KAILUA-KONA, Hawaii — “Don’t dip your head into the dark chocolate,” a male voice behind me said. Dark melted chocolate swirled in 2-foot-wide pots, filling the air with the scent of cocoa as our group toured the Original Hawaiian Chocolate Factory in Kailua Kona on the Big Island.
During our weeklong trip to the Big Island in October, my husband, Michael, and I had decided that when we weren’t snorkeling, we would explore its back roads, an investigation that soon turned into a do-it-yourself foodie tour of the Kona Coast.
FOR THE RECORD: Culinary tour: In the April 20 Travel section, an article on a culinary tour of the Big Island of Hawaii identified the ice cream brand sold at Discovery Antiques as Lappert’s Hawaii. It is Tropical Dreams, and the flavors are mango, macadamia nut, passion fruit, toasted coconut and Kona coffee.
We had sampled the area’s coffees on a previous visit, but because the food scene here has grown so much in the last decade, this time we were searching for more substantial cuisine.
Our first stop was a 90-minute tour of the Amy B.H. Greenwell Ethnobotanical Garden in the town of Captain Cook, about nine miles south of Kailua-Kona. Peter Van Dyke, the 12-acre garden’s manager and tour guide, introduced us to traditional Hawaiian staples such as taro, sweet potatoes and breadfruit as well as coconuts, bananas and other plants Polynesians brought to the islands.
Van Dyke also shared that the most authentic lau lau, a traditional dish in which butterfish and pork are wrapped in taro leaves and steamed, was served at Kaaloa’s Super J’s, two miles south.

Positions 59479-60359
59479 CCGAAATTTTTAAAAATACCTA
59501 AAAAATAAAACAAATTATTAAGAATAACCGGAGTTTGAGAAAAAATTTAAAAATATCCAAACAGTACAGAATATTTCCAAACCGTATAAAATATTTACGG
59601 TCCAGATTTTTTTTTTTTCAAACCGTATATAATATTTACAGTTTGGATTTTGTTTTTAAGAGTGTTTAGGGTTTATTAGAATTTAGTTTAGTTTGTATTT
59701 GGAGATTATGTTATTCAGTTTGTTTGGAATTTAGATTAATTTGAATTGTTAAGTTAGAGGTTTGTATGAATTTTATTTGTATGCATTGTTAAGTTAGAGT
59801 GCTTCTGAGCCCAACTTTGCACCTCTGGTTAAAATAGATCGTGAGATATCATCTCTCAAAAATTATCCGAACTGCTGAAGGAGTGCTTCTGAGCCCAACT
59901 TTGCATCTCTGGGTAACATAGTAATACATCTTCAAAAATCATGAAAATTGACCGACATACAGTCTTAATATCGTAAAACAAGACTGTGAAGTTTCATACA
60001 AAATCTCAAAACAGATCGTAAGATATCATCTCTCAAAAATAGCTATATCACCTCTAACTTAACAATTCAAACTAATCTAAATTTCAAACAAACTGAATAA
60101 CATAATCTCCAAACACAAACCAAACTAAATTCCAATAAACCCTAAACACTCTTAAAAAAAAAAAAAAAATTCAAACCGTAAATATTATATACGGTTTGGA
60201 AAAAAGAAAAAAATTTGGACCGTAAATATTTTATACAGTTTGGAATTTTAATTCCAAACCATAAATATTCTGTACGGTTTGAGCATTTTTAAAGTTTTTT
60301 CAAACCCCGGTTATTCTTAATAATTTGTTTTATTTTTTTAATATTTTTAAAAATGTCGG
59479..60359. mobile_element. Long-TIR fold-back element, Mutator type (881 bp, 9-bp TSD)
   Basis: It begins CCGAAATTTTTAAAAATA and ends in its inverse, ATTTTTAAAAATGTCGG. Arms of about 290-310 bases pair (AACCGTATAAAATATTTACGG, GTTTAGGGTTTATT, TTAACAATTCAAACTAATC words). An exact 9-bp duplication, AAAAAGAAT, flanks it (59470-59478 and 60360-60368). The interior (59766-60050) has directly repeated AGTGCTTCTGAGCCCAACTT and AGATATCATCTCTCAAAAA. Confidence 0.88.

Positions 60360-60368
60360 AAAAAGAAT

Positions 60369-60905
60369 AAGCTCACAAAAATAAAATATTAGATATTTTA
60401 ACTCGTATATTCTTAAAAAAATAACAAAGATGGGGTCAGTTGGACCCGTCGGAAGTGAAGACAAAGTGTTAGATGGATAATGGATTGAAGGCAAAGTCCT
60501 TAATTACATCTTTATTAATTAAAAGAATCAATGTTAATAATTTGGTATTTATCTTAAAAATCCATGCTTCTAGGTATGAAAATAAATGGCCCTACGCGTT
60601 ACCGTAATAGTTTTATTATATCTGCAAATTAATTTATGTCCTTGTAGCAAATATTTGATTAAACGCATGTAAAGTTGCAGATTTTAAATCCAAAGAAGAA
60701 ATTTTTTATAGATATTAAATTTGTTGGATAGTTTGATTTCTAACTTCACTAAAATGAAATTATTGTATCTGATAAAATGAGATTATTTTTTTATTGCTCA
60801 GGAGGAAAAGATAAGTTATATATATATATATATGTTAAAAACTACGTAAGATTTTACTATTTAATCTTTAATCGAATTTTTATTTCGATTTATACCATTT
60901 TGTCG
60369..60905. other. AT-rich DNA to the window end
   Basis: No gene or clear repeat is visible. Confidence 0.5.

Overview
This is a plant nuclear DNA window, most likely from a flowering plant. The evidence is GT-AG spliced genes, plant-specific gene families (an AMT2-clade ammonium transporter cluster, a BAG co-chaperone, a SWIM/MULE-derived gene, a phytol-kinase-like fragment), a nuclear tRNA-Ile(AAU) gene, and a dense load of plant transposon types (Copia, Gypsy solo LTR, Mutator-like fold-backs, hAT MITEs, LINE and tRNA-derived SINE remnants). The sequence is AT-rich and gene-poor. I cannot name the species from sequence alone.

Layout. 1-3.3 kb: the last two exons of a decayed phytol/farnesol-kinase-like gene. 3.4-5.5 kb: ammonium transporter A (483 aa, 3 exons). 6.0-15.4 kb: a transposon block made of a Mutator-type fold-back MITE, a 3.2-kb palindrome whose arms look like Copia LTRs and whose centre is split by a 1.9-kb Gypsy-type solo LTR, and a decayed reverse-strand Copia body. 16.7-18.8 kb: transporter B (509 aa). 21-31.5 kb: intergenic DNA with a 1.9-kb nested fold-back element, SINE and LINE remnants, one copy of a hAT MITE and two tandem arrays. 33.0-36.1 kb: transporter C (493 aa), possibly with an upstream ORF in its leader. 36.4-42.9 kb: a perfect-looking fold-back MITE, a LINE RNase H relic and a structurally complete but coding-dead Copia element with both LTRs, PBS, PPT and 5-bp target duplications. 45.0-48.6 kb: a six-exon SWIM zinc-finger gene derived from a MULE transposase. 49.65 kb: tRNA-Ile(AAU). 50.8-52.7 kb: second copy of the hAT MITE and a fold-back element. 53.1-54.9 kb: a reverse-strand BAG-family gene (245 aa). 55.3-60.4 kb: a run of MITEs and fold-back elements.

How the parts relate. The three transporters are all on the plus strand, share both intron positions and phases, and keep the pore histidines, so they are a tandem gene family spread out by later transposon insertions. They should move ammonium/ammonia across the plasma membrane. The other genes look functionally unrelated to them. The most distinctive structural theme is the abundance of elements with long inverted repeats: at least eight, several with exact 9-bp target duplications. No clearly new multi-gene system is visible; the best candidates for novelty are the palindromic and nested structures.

We almost missed the unassuming building with red benches out front. Janice Kaaloa and her husband, John, and six children (all with names starting with J) run the casual café where neatly hand-printed signs list the menu: “Kalua pig and cabbage” and “lau lau.” The traditional lau-lau plate lunch was served with pork or chicken, macaroni-potato salad and a choice of rice or poi. When Michael ordered poi — a bland, purplish, pudding-like concoction made from taro — Janice squinched her face in disbelief. Michael ate every bit of his lau lau and complimented Janice on it and her poi. “Other places make bad poi,” she said. “Like the hotel buffets. I told them it’s bad. I said, ‘By making bad poi, you’re insulting our people.’”
The bill was $8 per plate lunch plus a buck each for drinks. “We keep prices low so the locals can afford to eat here and remember the traditional foods,” Janice said. “We want our grandchildren to know our culture. We do it for the locals, and it’s a bonus for the tourists.”
We wandered south a couple of miles, then headed north on Keala O Keawe Road and along densely jungled Painted Church Road, winding past coffee bushes, papaya trees and banana plants. When we got out of the car to listen to the many bird calls in the otherwise quiet area, we noticed a sign for Joe’s Nuts, with the invitation to “Visit the nut farm.” Owner Diane Hein gave us a mini-tour of the 22-year-old macadamia-nut trees, which grow more than 30 feet tall. She sells Maui-onion, coconut-curry and ginger-lime-flavored mac nuts, but we stuck with unsalted and Kona coffee-flavored ones.
The next morning we headed to Kailua Kona’s colorful downtown farmers’ market to buy local pineapples, mangoes, bananas, star fruit, “scaly” dragon fruits, “hairy” rambutans, several varieties of papayas (four for $1) as well as fresh local peppers, carrots, broccoli, cauliflower and four types of actually green lettuce. Twenty years ago I don’t recall seeing lettuce on the Big Island that looked like anything other than a wrinkled brown paper bag. We loaded up so we could fill our rented condominium’s refrigerator before we headed out to snorkel.